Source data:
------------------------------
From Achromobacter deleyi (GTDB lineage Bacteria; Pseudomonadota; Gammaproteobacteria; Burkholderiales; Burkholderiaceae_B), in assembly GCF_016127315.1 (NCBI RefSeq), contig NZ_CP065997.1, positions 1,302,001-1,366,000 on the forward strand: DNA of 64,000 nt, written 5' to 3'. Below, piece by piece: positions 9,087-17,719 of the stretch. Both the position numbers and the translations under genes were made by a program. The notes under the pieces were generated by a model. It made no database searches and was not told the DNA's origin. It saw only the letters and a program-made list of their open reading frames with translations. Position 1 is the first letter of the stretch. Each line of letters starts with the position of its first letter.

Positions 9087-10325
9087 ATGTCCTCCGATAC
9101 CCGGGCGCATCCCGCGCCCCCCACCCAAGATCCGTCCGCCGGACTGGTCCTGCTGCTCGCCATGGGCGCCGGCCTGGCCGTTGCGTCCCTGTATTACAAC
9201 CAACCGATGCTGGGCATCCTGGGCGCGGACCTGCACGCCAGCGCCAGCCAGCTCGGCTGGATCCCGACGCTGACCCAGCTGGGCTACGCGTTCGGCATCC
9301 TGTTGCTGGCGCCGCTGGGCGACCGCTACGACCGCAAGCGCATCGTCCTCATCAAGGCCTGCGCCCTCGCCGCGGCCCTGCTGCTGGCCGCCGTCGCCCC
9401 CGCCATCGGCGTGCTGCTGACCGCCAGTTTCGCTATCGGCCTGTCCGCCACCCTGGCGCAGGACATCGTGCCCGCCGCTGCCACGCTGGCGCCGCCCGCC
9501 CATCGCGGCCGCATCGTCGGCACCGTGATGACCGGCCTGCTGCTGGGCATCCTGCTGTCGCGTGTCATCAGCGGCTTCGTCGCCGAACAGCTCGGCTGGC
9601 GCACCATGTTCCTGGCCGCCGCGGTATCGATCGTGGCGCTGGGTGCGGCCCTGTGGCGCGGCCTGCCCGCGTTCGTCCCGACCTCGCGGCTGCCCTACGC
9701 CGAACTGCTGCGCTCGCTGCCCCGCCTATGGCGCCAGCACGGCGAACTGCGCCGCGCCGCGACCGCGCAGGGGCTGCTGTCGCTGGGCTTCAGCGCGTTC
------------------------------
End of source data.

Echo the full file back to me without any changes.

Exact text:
From Achromobacter deleyi (GTDB lineage Bacteria; Pseudomonadota; Gammaproteobacteria; Burkholderiales; Burkholderiaceae_B), in assembly GCF_016127315.1 (NCBI RefSeq), contig NZ_CP065997.1, positions 1,302,001-1,366,000 on the forward strand: DNA of 64,000 nt, written 5' to 3'. Below, piece by piece: positions 9,087-17,719 of the stretch. Both the position numbers and the translations under genes were made by a program. The notes under the pieces were generated by a model. It made no database searches and was not told the DNA's origin. It saw only the letters and a program-made list of their open reading frames with translations. Position 1 is the first letter of the stretch. Each line of letters starts with the position of its first letter.

Positions 9087-10325
9087 ATGTCCTCCGATAC
9101 CCGGGCGCATCCCGCGCCCCCCACCCAAGATCCGTCCGCCGGACTGGTCCTGCTGCTCGCCATGGGCGCCGGCCTGGCCGTTGCGTCCCTGTATTACAAC
9201 CAACCGATGCTGGGCATCCTGGGCGCGGACCTGCACGCCAGCGCCAGCCAGCTCGGCTGGATCCCGACGCTGACCCAGCTGGGCTACGCGTTCGGCATCC
9301 TGTTGCTGGCGCCGCTGGGCGACCGCTACGACCGCAAGCGCATCGTCCTCATCAAGGCCTGCGCCCTCGCCGCGGCCCTGCTGCTGGCCGCCGTCGCCCC
9401 CGCCATCGGCGTGCTGCTGACCGCCAGTTTCGCTATCGGCCTGTCCGCCACCCTGGCGCAGGACATCGTGCCCGCCGCTGCCACGCTGGCGCCGCCCGCC
9501 CATCGCGGCCGCATCGTCGGCACCGTGATGACCGGCCTGCTGCTGGGCATCCTGCTGTCGCGTGTCATCAGCGGCTTCGTCGCCGAACAGCTCGGCTGGC
9601 GCACCATGTTCCTGGCCGCCGCGGTATCGATCGTGGCGCTGGGTGCGGCCCTGTGGCGCGGCCTGCCCGCGTTCGTCCCGACCTCGCGGCTGCCCTACGC
9701 CGAACTGCTGCGCTCGCTGCCCCGCCTATGGCGCCAGCACGGCGAACTGCGCCGCGCCGCGACCGCGCAGGGGCTGCTGTCGCTGGGCTTCAGCGCGTTC